If there’s one thing you should know about being a game designer, it’s that you’ll often find yourself under immense pressure.

Problems will arise throughout development that require you to make important changes to the game. Your goal as a decision-maker is to deal with these issues without causing new, perhaps even worse, issues.

Perhaps the biggest reason a game ends up feeling unbalanced, or lacking in certain areas, is because a poor decision was made when trying to solve a problem. As more issues pops up, more desperate changes are made until the game ends up a mess. Simply put, this is why games that appear to have all the potential in the world end up becoming something completely different than what was promised.

Knowing that games are complex and delicate systems, a game designer must do their best to separate the good ideas from the bad ones in order to avoid mudding up the production process. You must keep the team focused so they avoid the obstacles that come from bad.

Game Designer = Source of Inspiration

It’s usually toward the beginning of a project that a feeling of eagerness thrives across the entire team. After all, there’s nothing more exciting than starting something new, especially if everyone knows that there is a lot of potential.

However, as days turn to weeks and a host of challenges start to emerge, it’s easy to lose that initial enthusiasm that was once so prevalent among teammates. More often than not, a game that lacks creativity and uniqueness is usually the result of a burned-out team that lost their motivation long before the game was completed.

As one of the few people in the team that will work intimately with almost every department, it’s your job to keep them all inspired every step of the way. While keeping the programmers excited by sharing awesome art that’s being produced, you’ll also energize those same artists by talking about the cool mechanics that were just coded into the game.

The foundation for a fun game is a passionate team, and you can’t have a passionate team without a designer who sounds genuinely excited even when facing one of the many challenges that come with the production process.

Game Designer = Documenter

Just about every game released, on both physical and digital stores, had some form of design document. While most documents are started before a game even begins production and then get edited along the way, some projects don’t see a document created until well into development.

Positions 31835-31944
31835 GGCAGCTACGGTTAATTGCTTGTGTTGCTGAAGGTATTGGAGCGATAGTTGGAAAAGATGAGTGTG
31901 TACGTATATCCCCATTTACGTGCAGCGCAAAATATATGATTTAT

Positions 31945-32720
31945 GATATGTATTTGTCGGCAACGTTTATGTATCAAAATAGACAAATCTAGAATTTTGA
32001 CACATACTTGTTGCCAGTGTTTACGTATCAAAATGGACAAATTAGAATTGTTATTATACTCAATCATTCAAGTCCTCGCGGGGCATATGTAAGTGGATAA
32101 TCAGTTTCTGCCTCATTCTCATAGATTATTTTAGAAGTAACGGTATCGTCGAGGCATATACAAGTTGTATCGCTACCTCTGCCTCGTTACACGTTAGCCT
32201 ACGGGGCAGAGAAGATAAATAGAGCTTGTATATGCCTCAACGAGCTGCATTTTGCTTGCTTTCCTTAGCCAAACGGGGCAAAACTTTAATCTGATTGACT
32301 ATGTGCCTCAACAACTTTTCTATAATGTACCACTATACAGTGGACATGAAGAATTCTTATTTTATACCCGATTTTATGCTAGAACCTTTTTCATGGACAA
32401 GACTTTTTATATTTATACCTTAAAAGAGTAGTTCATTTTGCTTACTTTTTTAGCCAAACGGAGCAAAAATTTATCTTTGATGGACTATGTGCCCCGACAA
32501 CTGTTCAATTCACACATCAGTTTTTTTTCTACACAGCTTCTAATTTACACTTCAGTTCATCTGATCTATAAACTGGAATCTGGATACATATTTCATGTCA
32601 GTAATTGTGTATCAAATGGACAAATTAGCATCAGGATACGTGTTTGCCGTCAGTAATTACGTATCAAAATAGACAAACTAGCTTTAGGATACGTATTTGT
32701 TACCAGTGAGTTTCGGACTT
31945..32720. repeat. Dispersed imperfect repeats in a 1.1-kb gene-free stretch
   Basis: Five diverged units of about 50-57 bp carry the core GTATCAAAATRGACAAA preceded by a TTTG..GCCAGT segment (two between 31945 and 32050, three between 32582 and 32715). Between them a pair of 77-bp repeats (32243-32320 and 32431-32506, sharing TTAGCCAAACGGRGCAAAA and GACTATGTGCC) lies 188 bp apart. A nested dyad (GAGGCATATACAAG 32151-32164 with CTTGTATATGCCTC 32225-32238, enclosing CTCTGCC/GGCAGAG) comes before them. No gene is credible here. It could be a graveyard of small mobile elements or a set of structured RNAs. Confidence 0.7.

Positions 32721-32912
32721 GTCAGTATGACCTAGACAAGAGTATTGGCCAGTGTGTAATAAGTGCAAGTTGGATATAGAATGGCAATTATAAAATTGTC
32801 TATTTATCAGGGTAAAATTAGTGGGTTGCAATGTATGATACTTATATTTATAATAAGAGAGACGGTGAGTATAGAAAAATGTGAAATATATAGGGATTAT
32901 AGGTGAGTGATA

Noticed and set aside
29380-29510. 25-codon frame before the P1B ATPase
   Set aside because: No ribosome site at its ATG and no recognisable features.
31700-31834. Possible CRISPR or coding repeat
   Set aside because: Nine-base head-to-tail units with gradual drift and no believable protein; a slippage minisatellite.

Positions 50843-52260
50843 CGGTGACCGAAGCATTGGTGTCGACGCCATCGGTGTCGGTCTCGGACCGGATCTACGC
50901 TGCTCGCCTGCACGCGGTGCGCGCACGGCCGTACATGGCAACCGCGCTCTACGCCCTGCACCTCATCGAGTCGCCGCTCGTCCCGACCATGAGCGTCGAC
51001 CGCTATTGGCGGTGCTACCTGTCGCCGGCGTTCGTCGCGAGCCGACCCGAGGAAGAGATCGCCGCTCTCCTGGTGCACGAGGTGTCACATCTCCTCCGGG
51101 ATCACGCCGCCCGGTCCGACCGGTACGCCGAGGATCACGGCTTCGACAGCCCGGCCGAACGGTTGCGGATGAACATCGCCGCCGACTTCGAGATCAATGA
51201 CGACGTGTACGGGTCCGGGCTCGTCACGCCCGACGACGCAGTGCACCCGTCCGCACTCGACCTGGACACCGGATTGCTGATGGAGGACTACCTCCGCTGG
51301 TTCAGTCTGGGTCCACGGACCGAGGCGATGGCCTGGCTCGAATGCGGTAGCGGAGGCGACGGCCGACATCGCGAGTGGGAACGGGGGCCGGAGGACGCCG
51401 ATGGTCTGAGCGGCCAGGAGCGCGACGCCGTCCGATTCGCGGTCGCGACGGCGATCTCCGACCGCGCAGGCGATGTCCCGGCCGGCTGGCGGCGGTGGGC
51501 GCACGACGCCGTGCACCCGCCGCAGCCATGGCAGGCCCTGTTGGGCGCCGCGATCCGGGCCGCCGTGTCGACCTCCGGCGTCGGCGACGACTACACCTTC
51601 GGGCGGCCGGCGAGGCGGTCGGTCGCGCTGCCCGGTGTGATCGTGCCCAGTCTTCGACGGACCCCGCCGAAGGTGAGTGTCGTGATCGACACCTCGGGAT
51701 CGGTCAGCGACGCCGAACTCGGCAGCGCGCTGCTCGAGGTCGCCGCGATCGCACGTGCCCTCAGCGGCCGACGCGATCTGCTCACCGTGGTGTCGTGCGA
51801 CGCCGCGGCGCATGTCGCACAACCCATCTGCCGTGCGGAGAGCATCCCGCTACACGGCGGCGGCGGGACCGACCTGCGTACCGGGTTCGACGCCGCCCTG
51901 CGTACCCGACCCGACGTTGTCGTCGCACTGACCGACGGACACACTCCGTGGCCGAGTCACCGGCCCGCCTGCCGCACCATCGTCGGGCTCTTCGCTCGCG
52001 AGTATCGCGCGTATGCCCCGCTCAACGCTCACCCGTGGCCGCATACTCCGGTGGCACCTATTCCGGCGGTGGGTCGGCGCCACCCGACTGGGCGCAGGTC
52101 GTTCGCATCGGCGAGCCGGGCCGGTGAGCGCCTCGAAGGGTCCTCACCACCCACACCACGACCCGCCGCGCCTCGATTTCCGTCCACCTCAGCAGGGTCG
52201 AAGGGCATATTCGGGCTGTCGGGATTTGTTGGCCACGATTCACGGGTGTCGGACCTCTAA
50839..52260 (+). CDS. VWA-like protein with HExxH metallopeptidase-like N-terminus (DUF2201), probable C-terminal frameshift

Although there’s no set way to write a game design document, you can rest assured that their existence has helped the creation of some of your favorite games go much smoother.

The game designer is usually the one adding most, if not all, the content into a game design doc with one purpose in mind: to clearly tell other people in the team everything they need to know to create your game. It is essentially a recipe which any group of game developers should be able follow in order to make a fully-functioning game.

When you find yourself in this process, keep in mind who your audience is. The game design document is not for potential players or gamers, but for your programmers, 3D animators, and the rest, so do your best to avoid “back-of-the-box” quotes when describing important gameplay elements and mechanics.

Game Designer = Fountain of Creativity

Without creativity, a designer cannot make a great game. Perhaps you’ll be able to pull off a decent, or even good, experience simply taking other ideas and perfecting them, but you can only get so far in this industry with little imagination and originality.

More than intelligence and passion, it is creativity that has driven legendary designers like Shigeru Miyamoto to continuously help create games that we now consider masterpieces. From Super Mario Bros. in 1985 and Ocarina of Time ten years later, to the new Star Fox for Wii U launching in 2015, Miyamoto has proven that creativity will always be a designer’s greatest tool.

As a game designer, you’ll be expected by the team to be the one who solves problems with good, imaginative ideas that no one else could think of.

If this sounds daunting, perhaps you should figure out where most of your creativity will come from. Miyamoto has often spoken of looking at his childhood and hobbies when coming up with game ideas, while Sims creator Will Wright taps into his fantasies and dreams.

No matter where you look to find your own creative inspiration, know that being a game designer is more than coming up with good ideas, it is about fitting that idea into the game in a fun and interesting way.